Academic journal article Journal of STEM Education : Innovations and Research

Enhancing the Programming Experience for First-Year Engineering Students through Hands-On Integrated Computer Experiences

Academic journal article Journal of STEM Education : Innovations and Research

Enhancing the Programming Experience for First-Year Engineering Students through Hands-On Integrated Computer Experiences

Article excerpt

Abstract

This paper describes the redesign and implementation of the course, "Introduction to Programming for Engineers" using microcontroller (MCU) hardware as the programming target. The objective of this effort is to improve the programming competency for engineering students by more closely relating the initial programming experience to the students' notion of engineering through the introduction of significant hands-on experiences. Through this experience, the project also seeks to improve students' satisfaction and success in subsequent courses with programming content. The course is organized around the traditional programming course topics, with all programming exercises performed on MCU hardware. Details of course implementation are provided, along with an assessment of data collected over four semesters. The primary outcomes demonstrate that the MCU can serve as an effective programming platform for incoming students, that hands-on experiences are important motivators in a programming course, and that students readily relate computer control as a primary function of engineers.

1. Introduction

Many students enter engineering programs as a result of hands-on experiences that they have had in the past. However, engineering programs often do not provide enough practical experiences early in the curriculum (Shallcross, 2006). The freshman-level programming course provides an opportunity to build on incoming students' perceptions of engineering and the tools engineers use. The traditional entry- level programming course for engineers is based on learning C, Fortran, or Matlab to solve numerical algorithms associated with common engineering models. Any use of a computer as a device to control physical events is generally contained in upper-level courses. While creating programs to solve numerical analysis problems is an important tool for engineers, we contend that the current model is inverted based on a pedagogical basis. Ideally, students would begin learning programming in an environment that matches their notions of engineering (that engineers design systems that control the world around them) and then later move to solving advanced models that describe how the world works. Based on recent advances in microcontroller hardware, associated programming environments and many examples of integrating programming with hardware in the loop for upper classman engineering, the authors propose to alter the context in which programming is taught to engineering students at Tennessee Technological University (TTU). The course has been implemented as an initial programming experience based on a hardware-in-theloop model, retaining the traditional C programming standard, but using a micro-controller (a computer designed to interface with the outside world) as a programming target to interface to simple physical systems. This is intended to result in a programming experience that will demonstrate one way in which engineers use computers and be appropriate for early understanding of engineering.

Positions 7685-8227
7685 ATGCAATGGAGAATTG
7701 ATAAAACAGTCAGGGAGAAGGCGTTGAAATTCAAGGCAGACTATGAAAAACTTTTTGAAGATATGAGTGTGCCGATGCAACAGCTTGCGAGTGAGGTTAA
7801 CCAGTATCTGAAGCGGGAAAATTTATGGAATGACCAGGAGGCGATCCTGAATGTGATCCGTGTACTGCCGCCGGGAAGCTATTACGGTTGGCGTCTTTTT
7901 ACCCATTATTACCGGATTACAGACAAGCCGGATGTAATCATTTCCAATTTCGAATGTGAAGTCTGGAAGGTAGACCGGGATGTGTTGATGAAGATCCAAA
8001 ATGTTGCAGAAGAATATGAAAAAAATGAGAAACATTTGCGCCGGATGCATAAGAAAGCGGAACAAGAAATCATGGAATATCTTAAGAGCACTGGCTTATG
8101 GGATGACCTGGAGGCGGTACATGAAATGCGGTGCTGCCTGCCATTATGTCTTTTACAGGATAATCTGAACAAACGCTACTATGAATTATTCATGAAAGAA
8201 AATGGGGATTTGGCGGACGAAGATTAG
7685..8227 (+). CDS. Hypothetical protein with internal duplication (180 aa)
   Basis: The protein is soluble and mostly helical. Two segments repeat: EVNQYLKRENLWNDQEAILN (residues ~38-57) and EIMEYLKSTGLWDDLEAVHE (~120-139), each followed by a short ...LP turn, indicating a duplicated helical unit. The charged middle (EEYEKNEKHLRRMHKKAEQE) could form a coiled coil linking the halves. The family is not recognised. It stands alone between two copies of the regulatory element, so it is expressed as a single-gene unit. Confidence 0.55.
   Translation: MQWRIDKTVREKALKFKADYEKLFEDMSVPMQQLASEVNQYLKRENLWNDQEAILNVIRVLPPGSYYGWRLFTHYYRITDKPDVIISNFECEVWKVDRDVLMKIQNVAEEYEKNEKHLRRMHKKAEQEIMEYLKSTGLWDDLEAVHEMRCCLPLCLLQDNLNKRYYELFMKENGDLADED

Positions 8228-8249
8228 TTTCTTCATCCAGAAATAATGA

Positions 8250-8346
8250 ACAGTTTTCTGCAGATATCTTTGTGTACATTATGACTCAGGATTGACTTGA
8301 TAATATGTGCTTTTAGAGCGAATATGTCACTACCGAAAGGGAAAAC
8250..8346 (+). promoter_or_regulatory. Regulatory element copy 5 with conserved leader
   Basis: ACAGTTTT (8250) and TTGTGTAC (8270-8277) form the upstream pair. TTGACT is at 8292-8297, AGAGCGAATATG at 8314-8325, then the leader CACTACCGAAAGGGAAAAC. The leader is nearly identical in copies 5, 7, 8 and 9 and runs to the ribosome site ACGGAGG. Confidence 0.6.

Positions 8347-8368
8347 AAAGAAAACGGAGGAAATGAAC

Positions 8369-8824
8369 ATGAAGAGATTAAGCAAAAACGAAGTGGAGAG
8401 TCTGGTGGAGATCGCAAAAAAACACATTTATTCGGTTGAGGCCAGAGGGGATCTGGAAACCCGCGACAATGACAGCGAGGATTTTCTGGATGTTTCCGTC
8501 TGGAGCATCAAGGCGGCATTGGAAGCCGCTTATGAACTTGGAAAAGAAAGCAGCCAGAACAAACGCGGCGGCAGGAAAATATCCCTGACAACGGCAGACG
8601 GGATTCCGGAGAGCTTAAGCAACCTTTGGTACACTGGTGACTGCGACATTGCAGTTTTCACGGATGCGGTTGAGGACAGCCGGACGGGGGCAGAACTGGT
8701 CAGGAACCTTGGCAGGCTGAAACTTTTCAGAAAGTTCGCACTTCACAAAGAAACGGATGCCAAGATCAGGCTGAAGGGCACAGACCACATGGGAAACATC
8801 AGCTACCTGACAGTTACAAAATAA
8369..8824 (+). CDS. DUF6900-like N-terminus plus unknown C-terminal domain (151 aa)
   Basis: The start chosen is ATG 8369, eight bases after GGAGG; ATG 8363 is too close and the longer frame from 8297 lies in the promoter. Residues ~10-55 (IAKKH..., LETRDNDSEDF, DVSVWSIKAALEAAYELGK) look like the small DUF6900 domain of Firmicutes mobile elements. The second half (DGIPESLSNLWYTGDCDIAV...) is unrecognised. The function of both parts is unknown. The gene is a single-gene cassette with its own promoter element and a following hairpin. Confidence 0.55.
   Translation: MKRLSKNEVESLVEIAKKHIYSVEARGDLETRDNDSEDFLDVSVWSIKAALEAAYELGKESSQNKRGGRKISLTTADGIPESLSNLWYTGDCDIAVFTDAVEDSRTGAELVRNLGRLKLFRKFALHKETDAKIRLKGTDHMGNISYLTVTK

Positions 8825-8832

The remainder of this paper will proceed as follows. Section 1.2 will discuss some examples of related work, while section 2 will provide an overview of the model. Section 3 will describe the organization of the course and the programming activities that introduce fundamental programming skills through the microcontroller unit (MCU). Section 4 will evaluate the project in meeting the proposed objectives, and will provide a summary of observations from the first implementation of this course. The paper will end with concluding remarks in section 5.

1.2 Discussion of related literature:

Applying pedagogically-based improvements to the engineering programming experience throughout the undergraduate program has seen significant attention in the literature. The majority of formal instruction in programming for engineering students is commonly found in the freshman year, and is a commonly the focus for research in improved instruction techniques (Bean & Dempsey,2007; Clough, Chapra, & Huvard, 2001; Adamchik & Gunawardena, 2005; Calloni & Bagert, 1995). …

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